Conditions and Cures for Puff and Crease in Citrus

An uneven appearance and cracking on the outer surface of citrus fruit called puff and crease, also called crease and split. This condition impacts fruit quality and can be caused by environmental conditions and nutrient imbalance (photo by Robert G. Platt, UC Statewide IPM Program.)

Nutritional status and environmental conditions contribute to puff and crease in citrus.

This disorder, seen as an uneven surface on the fruit, affects fruit appearance and quality.

Puff and crease indicates a separation of the albedo (the white material under the outer peel) from the outer surface of the fruit. This internal damage is visible externally as an uneven appearance of the rind surface, where some of the fruit surface appears puffy while other areas are indented. Satsuma mandarins, early navel varieties, and Valencia’s are susceptible to this rind defect.

Dustin Stewart, a crop advisor with Ultra Gro in Fresno, Tulare and Kings counties, said due to recent warm fall days, puff and crease is more prevalent on some early maturing Satsumas.

Puff and crease can be caused by late nitrogen applications in an orchard. Evidence linking nitrogen to puff, crease, smaller fruit size and staining exist. These negative effects are most significant at nitrogen levels greater than 2.6% N, Stewart said, but it is more likely that nutritional imbalance combined with warm daytime temperatures in the fall drives this condition in citrus. Once puff and crease has begun, it can’t be reversed, Stewart said, but this condition can be mitigated by making sure calcium, molybdenum, zinc and sulfur levels in the plant are adequate to assuage puff and crease.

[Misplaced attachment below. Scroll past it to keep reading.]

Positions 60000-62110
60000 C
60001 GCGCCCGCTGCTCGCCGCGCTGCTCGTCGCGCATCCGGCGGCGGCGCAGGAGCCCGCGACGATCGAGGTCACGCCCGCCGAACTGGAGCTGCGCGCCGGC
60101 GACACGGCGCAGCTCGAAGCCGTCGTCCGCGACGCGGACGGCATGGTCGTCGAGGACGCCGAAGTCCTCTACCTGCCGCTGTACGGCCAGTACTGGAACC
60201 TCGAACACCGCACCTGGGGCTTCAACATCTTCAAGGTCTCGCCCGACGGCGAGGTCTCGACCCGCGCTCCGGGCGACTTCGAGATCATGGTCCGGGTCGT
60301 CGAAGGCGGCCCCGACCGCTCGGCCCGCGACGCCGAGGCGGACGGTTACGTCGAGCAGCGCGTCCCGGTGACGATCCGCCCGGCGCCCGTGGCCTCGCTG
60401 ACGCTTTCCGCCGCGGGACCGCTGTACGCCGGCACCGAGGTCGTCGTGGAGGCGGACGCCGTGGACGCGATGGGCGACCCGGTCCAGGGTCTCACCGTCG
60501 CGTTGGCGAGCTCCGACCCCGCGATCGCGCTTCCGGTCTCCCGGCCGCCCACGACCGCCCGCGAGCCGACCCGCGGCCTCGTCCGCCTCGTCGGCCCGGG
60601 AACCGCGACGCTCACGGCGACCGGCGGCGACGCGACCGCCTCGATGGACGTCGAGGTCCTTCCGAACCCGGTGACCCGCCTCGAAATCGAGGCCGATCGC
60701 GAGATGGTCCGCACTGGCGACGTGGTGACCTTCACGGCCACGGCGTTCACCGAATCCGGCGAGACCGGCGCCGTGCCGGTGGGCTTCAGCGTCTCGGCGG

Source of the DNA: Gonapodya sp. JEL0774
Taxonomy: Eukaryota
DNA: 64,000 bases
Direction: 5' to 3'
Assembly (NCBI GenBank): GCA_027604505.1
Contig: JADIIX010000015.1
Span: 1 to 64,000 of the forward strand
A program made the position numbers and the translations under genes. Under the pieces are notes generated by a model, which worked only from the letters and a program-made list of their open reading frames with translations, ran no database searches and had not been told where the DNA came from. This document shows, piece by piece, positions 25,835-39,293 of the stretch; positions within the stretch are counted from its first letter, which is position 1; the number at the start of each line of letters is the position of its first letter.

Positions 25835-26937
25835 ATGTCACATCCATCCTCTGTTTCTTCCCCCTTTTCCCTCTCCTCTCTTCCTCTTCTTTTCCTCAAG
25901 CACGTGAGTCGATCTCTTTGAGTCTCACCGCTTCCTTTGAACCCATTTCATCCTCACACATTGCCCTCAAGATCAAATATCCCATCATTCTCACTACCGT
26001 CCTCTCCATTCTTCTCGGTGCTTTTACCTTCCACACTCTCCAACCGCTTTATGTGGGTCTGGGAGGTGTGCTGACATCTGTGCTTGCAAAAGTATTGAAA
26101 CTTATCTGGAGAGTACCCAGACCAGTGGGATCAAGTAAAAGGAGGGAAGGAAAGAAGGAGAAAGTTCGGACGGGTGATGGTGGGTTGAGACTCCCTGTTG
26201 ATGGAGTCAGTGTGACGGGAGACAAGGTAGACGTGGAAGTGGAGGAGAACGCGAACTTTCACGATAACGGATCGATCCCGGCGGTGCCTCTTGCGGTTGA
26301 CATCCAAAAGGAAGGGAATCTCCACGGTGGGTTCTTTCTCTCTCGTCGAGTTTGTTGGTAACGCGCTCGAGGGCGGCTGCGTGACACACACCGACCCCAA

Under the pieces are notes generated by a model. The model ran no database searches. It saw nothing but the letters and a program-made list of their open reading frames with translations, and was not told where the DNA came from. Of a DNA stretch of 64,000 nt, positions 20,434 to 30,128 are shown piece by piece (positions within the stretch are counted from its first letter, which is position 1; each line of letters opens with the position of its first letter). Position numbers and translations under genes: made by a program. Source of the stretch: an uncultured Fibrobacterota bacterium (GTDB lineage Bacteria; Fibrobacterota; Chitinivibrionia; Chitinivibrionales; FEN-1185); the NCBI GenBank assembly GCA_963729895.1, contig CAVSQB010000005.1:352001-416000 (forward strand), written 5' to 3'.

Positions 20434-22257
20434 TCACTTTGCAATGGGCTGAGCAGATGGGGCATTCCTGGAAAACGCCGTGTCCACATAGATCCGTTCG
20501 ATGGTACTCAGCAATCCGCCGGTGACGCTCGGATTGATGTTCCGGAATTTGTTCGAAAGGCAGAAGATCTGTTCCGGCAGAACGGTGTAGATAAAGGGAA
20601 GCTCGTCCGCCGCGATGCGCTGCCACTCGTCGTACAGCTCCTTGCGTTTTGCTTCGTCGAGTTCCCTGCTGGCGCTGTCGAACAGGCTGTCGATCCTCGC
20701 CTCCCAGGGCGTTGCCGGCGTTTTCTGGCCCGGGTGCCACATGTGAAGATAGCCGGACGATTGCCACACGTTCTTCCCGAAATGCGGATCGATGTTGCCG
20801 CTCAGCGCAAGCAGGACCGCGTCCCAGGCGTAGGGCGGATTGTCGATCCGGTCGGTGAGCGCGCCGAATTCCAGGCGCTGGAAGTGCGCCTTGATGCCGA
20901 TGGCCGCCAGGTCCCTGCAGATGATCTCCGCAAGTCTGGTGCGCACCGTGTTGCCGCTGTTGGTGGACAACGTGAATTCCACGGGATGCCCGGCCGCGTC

These nutrients play a role in retarding senescence, which in the early stages is an organized phase of metabolism and not just a breakdown of tissue.

Application of plant growth regulators cytokinin and auxin or gibberellic acid can also delay development of puff and crease in citrus fruit. Cytokinin is a plant hormone that influences growth and stimulation of cell division. Cytokinin moves in the xylem and pass into leaves and fruit. Cytokinin also acts in conjunction with auxin, another plant hormone, to retard senescence.

Naturally occurring plant growth regulators must be absorbed by plant tissue to be effective. UC IPM guidelines advise spray applications to be done when climatic conditions are favorable. Good spray coverage is also important. Uptake of naturally occurring plant growth regulators (PGRs) by the trees is improved in warm and humid conditions. Use of a naturally occurring plant growth regulator to delay maturity and prevent puff and crease will be more effective in healthy, well-watered orchards with adequate nutrition. Tree size, canopy density, location of fruit and suitability of spray equipment for those conditions are other considerations for an effective PGR application.

Gibberellic acid treatments, applied at the correct time in fruit maturation, delays rind aging and softening. Timing of treatment in early mandarin varieties is two weeks prior to color break in orchards where harvest will be delayed.

Cecilia Parsons
Associate Editor at JCS Marketing, Inc. |